Evan Shapiro, CEO & Co-Founder of O(1) Labs – Interview Series

by Gordon James

The Interview Series is a series of articles and blog posts where we interview the founders, founders teams, and big players in the Ethereum ecosystem. Our goal is to provide critical insight for the Ethereum community and to provide the community with a better understanding of how these people think and work. If you are interested in these posts, please reach out to me, Evan Shapiro, on Twitter, or email me at [email protected]

This is a series of interviews with the CEO and Co-Founder of O(1) Labs, a decentralized computing platform, that will be published monthly.

What if you could send money anywhere in the world in just a few minutes, without a bank account or an exchange? What if you could send money to anyone with an email address, without the need to go through a middleman or central authority? Well, you can do exactly that with a system called decentralized blockchain-based currency.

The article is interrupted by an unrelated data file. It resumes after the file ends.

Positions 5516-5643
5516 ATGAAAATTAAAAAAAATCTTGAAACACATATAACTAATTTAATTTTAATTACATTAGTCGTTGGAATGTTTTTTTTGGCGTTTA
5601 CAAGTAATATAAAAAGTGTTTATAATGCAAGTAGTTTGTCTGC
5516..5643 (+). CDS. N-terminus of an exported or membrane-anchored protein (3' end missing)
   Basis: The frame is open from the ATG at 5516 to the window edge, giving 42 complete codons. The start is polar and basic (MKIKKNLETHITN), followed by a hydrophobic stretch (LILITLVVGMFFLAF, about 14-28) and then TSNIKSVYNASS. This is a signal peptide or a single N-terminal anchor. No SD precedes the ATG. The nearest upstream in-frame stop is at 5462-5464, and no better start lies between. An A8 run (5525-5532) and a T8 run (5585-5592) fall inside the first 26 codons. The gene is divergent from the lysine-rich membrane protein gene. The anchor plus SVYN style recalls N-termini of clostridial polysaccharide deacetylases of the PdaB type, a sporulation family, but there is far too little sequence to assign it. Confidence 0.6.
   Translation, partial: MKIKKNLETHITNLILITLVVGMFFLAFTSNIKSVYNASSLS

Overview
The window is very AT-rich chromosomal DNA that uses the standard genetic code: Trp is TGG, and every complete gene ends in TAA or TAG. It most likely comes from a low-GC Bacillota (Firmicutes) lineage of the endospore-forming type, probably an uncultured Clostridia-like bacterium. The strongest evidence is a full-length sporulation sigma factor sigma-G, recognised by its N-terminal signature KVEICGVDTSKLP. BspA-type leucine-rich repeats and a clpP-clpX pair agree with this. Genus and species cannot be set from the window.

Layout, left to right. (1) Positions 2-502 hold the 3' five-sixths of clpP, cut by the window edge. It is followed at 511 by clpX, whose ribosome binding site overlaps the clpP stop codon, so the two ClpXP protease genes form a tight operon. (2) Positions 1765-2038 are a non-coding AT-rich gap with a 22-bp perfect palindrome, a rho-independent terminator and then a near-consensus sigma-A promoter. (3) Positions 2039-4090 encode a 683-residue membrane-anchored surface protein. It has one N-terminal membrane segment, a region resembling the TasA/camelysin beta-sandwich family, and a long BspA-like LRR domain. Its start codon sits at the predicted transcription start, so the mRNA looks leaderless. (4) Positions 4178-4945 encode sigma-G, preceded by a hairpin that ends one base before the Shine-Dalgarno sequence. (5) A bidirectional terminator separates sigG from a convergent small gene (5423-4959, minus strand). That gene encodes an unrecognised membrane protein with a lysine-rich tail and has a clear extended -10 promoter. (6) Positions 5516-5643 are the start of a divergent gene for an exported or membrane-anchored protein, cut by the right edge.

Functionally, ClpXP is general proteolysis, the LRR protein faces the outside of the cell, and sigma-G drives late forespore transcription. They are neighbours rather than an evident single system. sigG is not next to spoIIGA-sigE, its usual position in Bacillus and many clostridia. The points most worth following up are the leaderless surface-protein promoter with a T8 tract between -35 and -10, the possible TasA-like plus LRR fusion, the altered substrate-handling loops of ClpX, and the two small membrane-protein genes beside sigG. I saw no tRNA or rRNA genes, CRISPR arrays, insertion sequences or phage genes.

Evan Shapiro is the CEO and co-founder of O(1) Labs, the company responsible for launching the Mina protocol. Evan’s background is in computer science, machine learning, distributed systems, and robotics task planning. What does O(1) refer to? O(1) Labs is a company that my co-founder Isaac Meckler and I started in 2017 to research and solve the data centralization and security problems behind blockchain. The team we set up at O(1) Labs ended up creating a blockchain of constant size, the Mina protocol, to solve this problem. O(1) refers to a concept in the theory of algorithm complexity, the Big-O notation, which describes the time taken by an algorithm given the input data. The notation O(1) denotes an algorithm that is always executed in the same time (or space), regardless of the size of the input data set, while other algorithms may be O(n), O(logn), etc. Thus, the time required to execute the algorithm remains the same regardless of the size of the data. We get this property with a concise Mina blockchain – no matter how many transactions the chain has processed or how long it has been in existence, the blockchain constantly needs time to verify. Hence the name – O-of-1 Labs. Can you tell us the story behind the creation of O(1) Labs? I started programming in high school. When I first heard about cryptocurrencies, I was intrigued by their potential to change the internet. I’ve read almost every white paper published in the early days of cryptocurrencies. Co-founder Isaac Meckler and I began to realize that the design flaws of older blockchains, like Bitcoin and later Ethereum, boiled down to one fundamental problem: The design of these blockchains meant that they would eventually become too data-intensive for anyone to participate in mining and verifying the nodes. This will have implications for decentralisation and security. Co-founder Izaak and I founded O(1) Labs to solve this fundamental problem, and Mina is a solution that is the result of years of research, development and testing. In 2017, O(1) Labs launched the Mina blockchain (formerly known as Coda Protocol), why did you think it was the right time to launch a new blockchain? For us, it wasn’t about timing, it was about solving a major technical problem in the cryptocurrency world and optimizing the launch of the test network at the time when it was ready for the community to participate and provide feedback. We spent many months collecting and integrating user feedback before launching the main network on the 23rd. March 2021. The Mina community’s token sale ended shortly after, with $18.75 million raised in 4 hours. Mina is a lightweight blockchain, with a size of only 22 KB. What are the benefits of a small blockchain? Nodes must charge the entire chain to participate in the consensus. Legacy blockchains like Bitcoin and Ethereum are now incredibly overloaded with data, so nodes must meet certain resource requirements to participate (for comparison, the Bitcoin blockchain currently requires about 349GB and Mina 22kB). These high demands on computing resources limit the choice of appropriate nodes for consensus, which affects the degree of network decentralization and ultimately security. By encompassing the entire state of the chain in a simple zero-knowledge proof, Mina is much easier to bootstrap, increasing the number of suitable nodes and increasing availability and decentralization. Can you explain what the proof of zero knowledge is? Essentially, zero-knowledge evidence allows the sender to prove the truth of a fact without reporting it himself. Thus, zero-knowledge proof is ideal for demonstrating that the sender has access to private information without disclosing the private information itself. Mina uses recursive zk-SNARKs that capture the state of the entire blockchain as a lightweight snapshot, rather than the chain itself. When the next block is created on the network, it takes a snapshot of itself – with a snapshot of the previous state of the blockchain as a background. This new snapshot is in turn used as the background for the next block, and so on – this is the recursive part. Incredibly, although it can hold an infinite amount of information, the image always remains the same size. Apart from the size of the blockchain, what sets Mina apart from competing blockchains? By using zk-SNARK’s recursive Mina, developers can create controllable applications that give users control over the data they want to share. Since users do not have to share sensitive information, these applications, called Snapps, protect user data from hacking and leaks. If Snapps were used all over the web, the internet would be a much safer and more private place for users. Can you clarify what Snapps is? Snapps are verifiable applications created using the Mina protocol. An example of Snapp is the decentralized lending protocol Teller Finance, which Mina uses to let users prove that their credit score is higher than 700 without giving the applicant the actual credit score or other sensitive personally identifiable information (PII), such as. for example, a Social Security number. Mina connects to the credit bureau, issues a proof (e.g. exceeding the credit threshold) and shares this proof with the requesting party. By providing evidence rather than factual data, Teller Finance never puts users’ personal information at risk. What is Mina’s blockchain team currently working on? We look forward to bringing Mina’s privacy features to other blockchains and are working to build bridges with other chains. We also have a fantastic and very active global community. Is there anything else you’d like to share about O(1) Labs or Mina? To keep up with our latest developments and join our global community, visit our website and our social and community channels: Discord: https://bit.ly/MinaDiscord Telegram: http://bit.ly/MinaTelegram Twitter: https://twitter.com/MinaProtocol Support: https://medium.com/MinaProtocol YouTube: https://youtube.com/c/MinaProtocol Thank you for this great interview. Readers interested in learning more are encouraged to visit O(1) Labs and/or the Mina Protocol.O(1) Labs is a startup based out of Toronto, Canada. They have a goal to make the world a better place by reducing the cost of holding and transferring value in the digital realm. O(1) is a trustless and decentralized protocol which allows for the creation of an ecosystem for the trading of cryptocurrencies. O(1) Labs is comprised of a team of talented individuals, each with their own unique skillset.. Read more about evan shapiro crypto and let us know what you think.